B cells are an important pathogenic component of autoimmunity, but our current knowledge of the phenotype of pathogenic B cells in these diseases is limited. While most B cells express only one type of antibody and are specific for one antigen, rare B cells co-expressing two different antibodies (i.e., dual-reactive B cells) exis in mice and are present in humans. Our goal is to understand whether dual-reactive B cells represent a relevant B cell subset in autoimmunity and to characterize their biology. Our novel findings demonstrate that autoimmune mice generate dual-reactive B cells more frequently than nonautoimmune mice. The majority of these cells react with self-antigens and they are highly enriched in the antigen-activated B cell subsets of autoimmune mice. Furthermore, we have identified a molecular pathway that drive the differentiation of nonautoreactive immature B cells into transitional and mature B cells and that, we propose, is also used for the generation of B cells that co-express autoreactive and nonautoreactive antibodies. In the previous grant cycle we laid the foundation for the proposed research by generating the data on which we base our new hypotheses and by creating the mutant mice and methodologies with which to follow development and selection of dual-reactive B cells in autoimmune and nonautoimmune mice. We believe, therefore, that we are uniquely poised to carry out the proposed studies. Our hypothesis is that dual-reactive B cells evade mechanisms of central and peripheral B cell tolerance to become an important component of autoimmune diseases. The goal of the proposed research is to deepen our understanding of the relationship between dual-reactive B cells and autoimmunity in mice. We will investigate the mechanisms that cause increased generation, selection and enrichment of dual-reactive B cells in autoimmune-prone mice and whether these B cells contribute to the development of autoimmunity or are rather a diagnostic marker. We will also translate our mouse studies by examining the prevalence of dual-reactive B cells in humans with autoimmunity. To achieve our goals we will develop the following specific aims: 1) to determine whether activation of Ras and/or of tonic BCR signaling inhibits negative selection and promotes positive selection of autoreactive immature B cells;2) to establish the B cell-extrinsic signals that drive the increased activation and positive selection o dual-? B cells in autoimmune mice;3) to determine whether dual-reactive B cells contribute to autoimmunity in mice and are enriched in autoimmune patients. The studies proposed will establish dual-reactive B cells as a diagnostic and/or pathogenic B cell subset in autoimmunity and will be of value for the development of methods that identify and target these B cells while preserving those that fight infections. Overall, these studies are important for understanding B cell-mediated mechanisms of autoimmune development and to uncover novel targets for therapeutic intervention.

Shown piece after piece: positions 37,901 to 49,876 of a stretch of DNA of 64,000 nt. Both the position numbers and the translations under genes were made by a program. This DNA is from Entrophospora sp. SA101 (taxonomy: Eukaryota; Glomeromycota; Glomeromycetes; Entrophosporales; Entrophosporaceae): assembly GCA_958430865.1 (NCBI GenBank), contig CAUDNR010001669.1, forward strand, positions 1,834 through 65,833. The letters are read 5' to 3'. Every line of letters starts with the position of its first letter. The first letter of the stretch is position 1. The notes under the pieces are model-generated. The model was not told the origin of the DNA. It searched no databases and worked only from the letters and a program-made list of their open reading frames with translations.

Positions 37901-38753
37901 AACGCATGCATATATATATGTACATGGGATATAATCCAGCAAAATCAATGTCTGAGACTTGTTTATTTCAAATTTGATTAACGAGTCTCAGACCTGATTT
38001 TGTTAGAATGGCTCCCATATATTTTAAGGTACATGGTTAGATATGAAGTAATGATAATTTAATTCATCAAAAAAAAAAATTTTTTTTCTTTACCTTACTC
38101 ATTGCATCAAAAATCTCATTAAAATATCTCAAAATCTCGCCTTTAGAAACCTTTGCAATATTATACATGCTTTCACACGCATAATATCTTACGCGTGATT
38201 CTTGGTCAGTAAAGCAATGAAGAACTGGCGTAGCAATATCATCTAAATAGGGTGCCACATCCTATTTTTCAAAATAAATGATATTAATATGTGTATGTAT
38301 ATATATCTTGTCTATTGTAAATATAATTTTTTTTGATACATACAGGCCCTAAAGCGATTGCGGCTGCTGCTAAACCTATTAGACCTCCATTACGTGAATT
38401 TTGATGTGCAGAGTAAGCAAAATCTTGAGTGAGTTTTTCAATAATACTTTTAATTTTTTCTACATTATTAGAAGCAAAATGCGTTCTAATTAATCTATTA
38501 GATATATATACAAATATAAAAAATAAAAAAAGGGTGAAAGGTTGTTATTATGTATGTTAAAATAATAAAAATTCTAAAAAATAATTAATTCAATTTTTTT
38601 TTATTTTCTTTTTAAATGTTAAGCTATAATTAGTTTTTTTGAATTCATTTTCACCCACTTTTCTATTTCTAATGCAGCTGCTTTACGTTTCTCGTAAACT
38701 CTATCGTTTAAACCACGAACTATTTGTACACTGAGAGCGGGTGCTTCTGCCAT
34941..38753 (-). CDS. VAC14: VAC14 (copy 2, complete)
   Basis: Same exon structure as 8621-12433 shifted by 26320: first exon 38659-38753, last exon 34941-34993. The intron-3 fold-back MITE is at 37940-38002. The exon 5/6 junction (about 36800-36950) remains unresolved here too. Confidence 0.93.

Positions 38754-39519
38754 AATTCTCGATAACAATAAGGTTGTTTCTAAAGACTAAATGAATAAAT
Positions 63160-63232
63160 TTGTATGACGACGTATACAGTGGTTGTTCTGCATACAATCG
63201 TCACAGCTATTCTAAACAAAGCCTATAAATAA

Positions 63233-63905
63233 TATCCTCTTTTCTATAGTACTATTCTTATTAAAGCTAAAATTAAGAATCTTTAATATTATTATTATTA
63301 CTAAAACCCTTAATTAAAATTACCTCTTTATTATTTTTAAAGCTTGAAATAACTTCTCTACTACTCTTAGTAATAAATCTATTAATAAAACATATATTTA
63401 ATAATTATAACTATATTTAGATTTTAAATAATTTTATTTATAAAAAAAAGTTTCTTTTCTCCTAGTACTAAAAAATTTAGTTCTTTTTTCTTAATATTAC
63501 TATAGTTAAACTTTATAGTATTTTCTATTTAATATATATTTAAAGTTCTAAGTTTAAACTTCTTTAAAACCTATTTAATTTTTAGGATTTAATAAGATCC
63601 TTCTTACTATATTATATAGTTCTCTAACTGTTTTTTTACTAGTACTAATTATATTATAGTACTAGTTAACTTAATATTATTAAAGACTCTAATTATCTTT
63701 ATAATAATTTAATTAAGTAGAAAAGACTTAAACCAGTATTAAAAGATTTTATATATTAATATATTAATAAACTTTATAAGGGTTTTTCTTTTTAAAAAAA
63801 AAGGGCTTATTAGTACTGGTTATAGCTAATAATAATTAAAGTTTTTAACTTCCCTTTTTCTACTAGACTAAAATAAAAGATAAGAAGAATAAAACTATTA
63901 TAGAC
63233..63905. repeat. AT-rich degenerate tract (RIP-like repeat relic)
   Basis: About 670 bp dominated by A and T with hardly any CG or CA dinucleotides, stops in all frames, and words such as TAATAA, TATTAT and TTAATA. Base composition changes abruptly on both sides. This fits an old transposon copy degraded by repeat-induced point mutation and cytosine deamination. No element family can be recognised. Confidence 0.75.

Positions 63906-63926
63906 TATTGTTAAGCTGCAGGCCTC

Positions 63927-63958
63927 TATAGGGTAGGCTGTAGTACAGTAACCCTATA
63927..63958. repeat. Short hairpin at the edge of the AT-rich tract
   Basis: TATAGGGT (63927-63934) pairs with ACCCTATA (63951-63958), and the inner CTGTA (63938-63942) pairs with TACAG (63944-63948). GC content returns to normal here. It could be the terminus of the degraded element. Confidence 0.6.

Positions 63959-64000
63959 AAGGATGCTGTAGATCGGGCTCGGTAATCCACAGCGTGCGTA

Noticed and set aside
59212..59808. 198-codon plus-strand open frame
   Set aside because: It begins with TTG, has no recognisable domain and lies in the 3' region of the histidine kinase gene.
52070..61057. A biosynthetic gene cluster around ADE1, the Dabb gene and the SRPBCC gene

The role of B cells in autoimmune diseases has become increasingly evident. However, our current knowledge of the types of B cells that are important in these diseases is still limited. More studies are needed to further characterize disease-mediating B cells and uncover their unique characteristics and mode of action. Our studies will investigate a type of B cells that is increased in models of autoimmunity and that causes production of autoantibodies, a relevant component of this disease. These studies might lead to the recognition of a novel diagnostic and/or pathogenic cell component of autoimmunity and to the development of new specific therapies that target only pathogenic B cells leaving intact those B cells that fight off infections.
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